2008-05-02 / Local News

Ledford's lifelong banking career comes to an end

By JOE L. HUGHES II Ledger Staff Writer joe@gaffneyledger.com

Jack Ledford signs off on a document at his office at Palmetto Bank on Wednesday as he wraps up his final day in the banking industry. Jack Ledford signs off on a document at his office at Palmetto Bank on Wednesday as he wraps up his final day in the banking industry. As a 19-year-old not long out of high school in 1955, Jack Ledford believed the path of life was clearly taking him in the direction of the U.S. Air Force, where he aspired to become a jet pilot.

"During that time it had just become popular to be a pilot of one of the (Air Force's) jets," Ledford said. "I had taken all of the tests and was ready to get to work."

While ready to take flight, the military does not always work according to a recruit's schedule. Leford, though he had yet to sign papers committing him to the service, was forced to wait in the wings.

Not wanting to sit around for his call to duty, Ledford instead chose to look for something to do with his time. He found a job he would come to love for the next 53 years.

Ledford walked into his office at the Palmetto Bank in Gaffney for the final time Wednesday, closing out more than half century of serving the banking needs of customers in Spartanburg and Cherokee counties.

"The good Lord blessed me with the health and ability to enjoy my work, which is making life easier for those who come through the door," Ledford said. "It was definitely a reward to be able to help and offer people financial advice."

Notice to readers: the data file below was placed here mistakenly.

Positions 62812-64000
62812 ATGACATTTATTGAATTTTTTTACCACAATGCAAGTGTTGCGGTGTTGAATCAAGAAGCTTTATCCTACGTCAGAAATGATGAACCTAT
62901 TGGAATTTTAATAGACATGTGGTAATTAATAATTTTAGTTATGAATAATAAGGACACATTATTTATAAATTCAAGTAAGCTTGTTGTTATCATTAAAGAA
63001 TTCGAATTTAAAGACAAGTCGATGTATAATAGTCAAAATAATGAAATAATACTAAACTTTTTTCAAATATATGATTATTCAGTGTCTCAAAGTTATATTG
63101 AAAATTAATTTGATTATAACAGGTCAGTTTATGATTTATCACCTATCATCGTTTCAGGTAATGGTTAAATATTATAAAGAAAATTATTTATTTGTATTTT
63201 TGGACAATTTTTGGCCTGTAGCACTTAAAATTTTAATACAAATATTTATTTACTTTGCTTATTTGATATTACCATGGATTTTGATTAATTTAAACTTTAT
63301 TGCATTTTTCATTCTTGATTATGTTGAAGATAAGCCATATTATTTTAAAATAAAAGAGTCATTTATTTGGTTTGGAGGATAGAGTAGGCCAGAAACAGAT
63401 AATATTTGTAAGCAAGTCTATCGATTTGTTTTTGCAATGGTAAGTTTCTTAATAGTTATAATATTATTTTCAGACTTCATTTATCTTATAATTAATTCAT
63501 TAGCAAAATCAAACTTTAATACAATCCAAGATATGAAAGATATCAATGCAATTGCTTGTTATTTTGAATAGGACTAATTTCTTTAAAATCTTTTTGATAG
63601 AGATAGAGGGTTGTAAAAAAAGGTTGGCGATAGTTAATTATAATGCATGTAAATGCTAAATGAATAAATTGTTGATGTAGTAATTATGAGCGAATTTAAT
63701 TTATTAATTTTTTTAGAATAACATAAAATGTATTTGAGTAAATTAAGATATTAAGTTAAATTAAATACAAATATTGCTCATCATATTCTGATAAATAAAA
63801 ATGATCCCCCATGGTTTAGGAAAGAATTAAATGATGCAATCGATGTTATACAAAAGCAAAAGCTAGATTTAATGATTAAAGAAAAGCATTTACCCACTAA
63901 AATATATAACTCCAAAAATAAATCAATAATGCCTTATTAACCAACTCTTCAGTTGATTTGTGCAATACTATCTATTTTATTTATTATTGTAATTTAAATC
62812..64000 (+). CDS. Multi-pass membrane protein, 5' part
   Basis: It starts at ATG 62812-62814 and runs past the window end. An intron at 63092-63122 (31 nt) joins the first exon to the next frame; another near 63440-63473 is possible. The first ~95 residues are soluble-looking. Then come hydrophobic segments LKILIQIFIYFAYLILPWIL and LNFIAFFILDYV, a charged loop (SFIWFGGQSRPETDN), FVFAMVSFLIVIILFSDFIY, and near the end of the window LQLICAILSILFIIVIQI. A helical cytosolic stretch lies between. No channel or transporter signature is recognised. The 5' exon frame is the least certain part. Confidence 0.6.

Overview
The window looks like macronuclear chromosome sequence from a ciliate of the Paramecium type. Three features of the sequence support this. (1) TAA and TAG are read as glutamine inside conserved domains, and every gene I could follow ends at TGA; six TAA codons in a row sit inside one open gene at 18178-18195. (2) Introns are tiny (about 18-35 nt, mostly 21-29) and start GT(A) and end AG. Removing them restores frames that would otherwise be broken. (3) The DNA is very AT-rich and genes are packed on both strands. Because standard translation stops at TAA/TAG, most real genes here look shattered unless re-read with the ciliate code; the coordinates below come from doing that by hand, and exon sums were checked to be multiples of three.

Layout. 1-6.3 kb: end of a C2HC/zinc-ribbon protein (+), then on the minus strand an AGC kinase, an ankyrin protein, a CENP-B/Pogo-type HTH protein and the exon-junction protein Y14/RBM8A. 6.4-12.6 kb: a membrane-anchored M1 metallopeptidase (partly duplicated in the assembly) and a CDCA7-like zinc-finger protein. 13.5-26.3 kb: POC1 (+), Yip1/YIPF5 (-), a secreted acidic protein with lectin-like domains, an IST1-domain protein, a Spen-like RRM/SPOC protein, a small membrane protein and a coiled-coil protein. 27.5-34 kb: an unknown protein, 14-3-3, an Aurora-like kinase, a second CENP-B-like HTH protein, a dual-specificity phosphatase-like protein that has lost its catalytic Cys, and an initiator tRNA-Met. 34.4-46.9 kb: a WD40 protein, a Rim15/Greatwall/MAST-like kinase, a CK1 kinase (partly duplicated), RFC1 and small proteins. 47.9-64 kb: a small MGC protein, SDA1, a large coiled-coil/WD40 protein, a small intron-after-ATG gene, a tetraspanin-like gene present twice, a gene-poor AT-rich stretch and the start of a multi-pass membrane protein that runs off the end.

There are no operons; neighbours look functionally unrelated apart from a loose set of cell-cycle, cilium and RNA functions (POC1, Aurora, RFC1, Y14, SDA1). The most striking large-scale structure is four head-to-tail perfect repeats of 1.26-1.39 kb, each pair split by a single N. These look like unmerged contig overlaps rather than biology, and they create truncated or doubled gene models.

State Rep. Dennis Moss (DCherokee) and Gaffney Mayor Henry Jolly honored Ledford for his service to the bank and the community during his final day on the job Wednesday.

The local banker's first job was at C&S Bank in Spartanburg in 1955, moving to the bank's branch in Gaffney in 1971. Ledford would join the First Union Bank staff in 1988, staying under its umbrella for eight years before it became Palmetto Bank.

As he looked back over the years, Ledford remembers how things used to be in the world of banking, with business being conducted manually rather than by computer as well as life without automatic teller machines (ATM).

"Technology had yet to make as much of an impact on how people did things," Ledford said. "At the time I began, the concept of the drive-through line has just been created. Things have definitely come a long way since then." Ledford served as a financial advisor for much of his time in the banking industry, helping customers find loans enabling them to finance cars and other high-priced items. Being able to help clients with their business helped the banker build relationships in and out of the office.

"I learned to like working with people and helping them ... something I would not have been able to do in the Air Force," Ledford said. "Sometimes there are customers whose fathers and grandfathers worked with me. To be able to build relationships like that over the years is truly special."

Now that he no longer has to report in the morning, Ledford said he will spend much of his time around the house with his wife of 49 years, Jo, taking quality time out for vacations along with frequent trips to the golf course. He also said he will quickly adapt to "the life of being able to wake up when I want to and no longer worry about the date.

"I might just throw away the calendar," Ledford said.

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